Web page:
This page lists some of the more frequently used Univa Grid Engine commands. It does not list all of the options for each command. The man command can be used to see the detailed description of any of these commands. For example, to see a detailed description of the qsub command, enter:
List of Commands:
|qsub||Submit a Job|
|qstat||Determine the Status of a Job|
|qhost||Display Node Information|
|qdel||Cancel a Job|
|qhold||Place a hold on a queued job to prevent it from running|
|qrls||Release a job held with qhold|
|qmon||An X-Windows interface to UGE commands|
The qsub command is used to submit jobs to UGE. The syntax of the qsub command is:
qsub [-cwd] [-v SOME_VAR] [-o path] [-e path] [-M mail_address] [-m mail_options] [-l resources] script
- Directs UGE to run the job in the same directory from which you submitted it. Alternatively, you can specify this flag in the UGE command file for the job.
- -v SOME_VAR
- Passes environment variable SOME_VAR to the job. Alternatively, you can specify this flag in the UGE command file for the job.
- -o path
- Redirects stdout from the UGE script. The default is your home directory. Specify /dev/null to disgard UGE messages. Alternatively, you can specify this flag in the UGE command file for the job.
- -e path
- Redirects stderr from the UGE script. The default is your home directory. Specify /dev/null to disgard UGE error messages. Alternatively, you can specify this flag in the UGE command file for the job.
- -M mail_address
- where mail_address is user’s email address. It is always login_id@mail on Hoffman2.
- -m mail_options
- Specifies the circumstances under which mail is to be sent to the job owner defined by -M option. For example options “bea” mean mail is sent at the begining, end, and at abort time (if it happens) of the job. Option “n” means no mail will be sent.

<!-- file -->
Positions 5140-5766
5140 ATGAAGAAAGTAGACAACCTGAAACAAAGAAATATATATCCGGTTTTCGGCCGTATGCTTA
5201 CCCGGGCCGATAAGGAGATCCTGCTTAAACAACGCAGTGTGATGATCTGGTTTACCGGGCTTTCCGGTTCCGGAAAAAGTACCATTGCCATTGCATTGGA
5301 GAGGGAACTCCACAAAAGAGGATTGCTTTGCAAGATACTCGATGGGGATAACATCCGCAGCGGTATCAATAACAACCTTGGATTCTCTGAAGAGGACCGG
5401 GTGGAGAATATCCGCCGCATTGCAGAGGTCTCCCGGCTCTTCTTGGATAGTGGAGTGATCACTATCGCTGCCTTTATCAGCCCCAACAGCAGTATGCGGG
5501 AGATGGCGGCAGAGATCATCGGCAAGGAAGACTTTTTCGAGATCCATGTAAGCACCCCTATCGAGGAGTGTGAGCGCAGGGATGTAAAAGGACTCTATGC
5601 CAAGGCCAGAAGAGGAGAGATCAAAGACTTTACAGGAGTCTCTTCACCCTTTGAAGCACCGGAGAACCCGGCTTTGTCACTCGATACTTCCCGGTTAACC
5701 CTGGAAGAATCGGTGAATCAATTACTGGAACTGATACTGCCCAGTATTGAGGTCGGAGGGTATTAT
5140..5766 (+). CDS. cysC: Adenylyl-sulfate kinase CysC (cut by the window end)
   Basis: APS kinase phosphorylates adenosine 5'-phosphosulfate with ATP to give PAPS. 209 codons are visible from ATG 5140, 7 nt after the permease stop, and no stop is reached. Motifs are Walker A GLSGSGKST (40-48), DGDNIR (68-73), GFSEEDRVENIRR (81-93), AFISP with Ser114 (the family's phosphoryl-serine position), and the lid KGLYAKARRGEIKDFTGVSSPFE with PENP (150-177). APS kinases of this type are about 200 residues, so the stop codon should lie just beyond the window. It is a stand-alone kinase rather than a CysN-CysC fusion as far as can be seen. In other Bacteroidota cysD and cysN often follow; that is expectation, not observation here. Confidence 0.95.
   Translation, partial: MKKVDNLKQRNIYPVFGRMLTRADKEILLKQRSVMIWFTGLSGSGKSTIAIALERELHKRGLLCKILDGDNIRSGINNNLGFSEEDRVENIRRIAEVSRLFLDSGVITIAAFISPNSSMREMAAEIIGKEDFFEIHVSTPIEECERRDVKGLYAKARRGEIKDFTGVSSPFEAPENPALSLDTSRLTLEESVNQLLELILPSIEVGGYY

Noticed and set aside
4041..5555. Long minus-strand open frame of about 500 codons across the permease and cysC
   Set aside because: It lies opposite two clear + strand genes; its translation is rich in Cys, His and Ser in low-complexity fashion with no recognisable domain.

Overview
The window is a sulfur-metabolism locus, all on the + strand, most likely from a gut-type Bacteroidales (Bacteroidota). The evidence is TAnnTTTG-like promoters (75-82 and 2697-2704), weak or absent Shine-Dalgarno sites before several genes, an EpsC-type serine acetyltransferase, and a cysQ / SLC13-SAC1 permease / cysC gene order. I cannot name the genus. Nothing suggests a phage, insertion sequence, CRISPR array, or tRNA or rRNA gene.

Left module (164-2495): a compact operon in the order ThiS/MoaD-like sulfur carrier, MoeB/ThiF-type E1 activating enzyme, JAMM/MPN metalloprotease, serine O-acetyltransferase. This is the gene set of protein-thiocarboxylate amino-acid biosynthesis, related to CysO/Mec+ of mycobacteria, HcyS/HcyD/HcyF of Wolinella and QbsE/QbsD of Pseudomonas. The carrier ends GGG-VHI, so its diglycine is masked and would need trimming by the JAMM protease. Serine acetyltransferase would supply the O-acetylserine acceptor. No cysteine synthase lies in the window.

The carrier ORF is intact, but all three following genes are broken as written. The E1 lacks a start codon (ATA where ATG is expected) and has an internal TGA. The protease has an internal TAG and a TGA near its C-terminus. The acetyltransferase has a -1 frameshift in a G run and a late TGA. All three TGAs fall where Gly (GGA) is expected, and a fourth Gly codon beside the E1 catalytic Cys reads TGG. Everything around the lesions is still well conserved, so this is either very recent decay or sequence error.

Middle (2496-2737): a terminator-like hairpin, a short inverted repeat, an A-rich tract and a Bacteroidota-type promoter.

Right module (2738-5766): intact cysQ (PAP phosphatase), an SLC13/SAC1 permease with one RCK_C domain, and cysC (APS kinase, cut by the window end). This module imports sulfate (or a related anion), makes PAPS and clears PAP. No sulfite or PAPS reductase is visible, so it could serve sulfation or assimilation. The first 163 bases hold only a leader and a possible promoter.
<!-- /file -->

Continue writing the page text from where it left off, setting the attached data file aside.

- -l resources
- Specifies a list of resouces required for your job, for example memory and time per core:-l h_data=1024M,h_rt=24:00:00
- Either the UGE command file or the script that starts up your job.
The qsub command line switches and options can also be used as active comments or embedded directives in an UGE command file that you submit with the qsub command. Advantages of this approach are: you have a record of what options were used to run your job; you can easily resubmit jobs; and you can use one command file as the basis for creating other similar command files. For example, if the file myjob.cmd contains:
and the qsub command used to submit it is:
qsub -cwd -o path -M login_id@mail -m bea -l h_data=1024M,h_rt=24:00:00 myjob.cmd
then the same result could be achieved by adding the following lines to the myjob.cmd file before the /path/to/executableline:
#$ -o path
#$ -M login_id@mail
#$ -m bea
#$ -l h_data=1024M,h_rt=24:00:00
and submitting the myjob.cmd script with:
After submitting a job with qsub, UGE will respond with something like:
Your job 624556 (“myjob.cmd”) has been submitted
where 624556 is the job number assigned by UGE to your job.
The qstat command displays information about the jobs in the UGE queues, both running and waiting to run. The syntax of the qstat command is:
qstat [-f] [-j job_number] [-U login_id] [-u login_id]
- (qstat alone with no arguments)
- Displays a list of all running and waiting jobs.
- Displays summary information on each queue as well as the job list.
- -j job_number
- Displays the status of the job whose job number is job_number
- -U login_id
- Displays a list of running and waiting jobs for those queues which login_id can access. Or use thegroupjobs script for this information; enter groupjobs -help for usage information.
- -u login_id
- Displays a list of login_id ‘s running and waiting jobs. Or use the myjobs script for this information for your own login_id.
The qhost command displays information about compute nodes: their architectures, number of processors, load, etc. The syntax of the qhost command is:
qhost [-j] [-q]
- (qhost alone with no arguments)
- Displays a table of information about the compute nodes.
- Adds information about the specific jobs that are running on each compute node.
- Shows the queues each compute node accepts.
The qdel command is used to cancel a job either while it is waiting to execute or while it is running. The syntax of the qdel command is:
If a running job does not get cancelled right away, enter:
qdel -f job_number
to force it to be cancelled. Jobs in the “dr” state (disabled running) cannot be cancelled by the job owner. They must be cancelled by a system administrator. “dr” state jobs usually indicate a system hardware problem.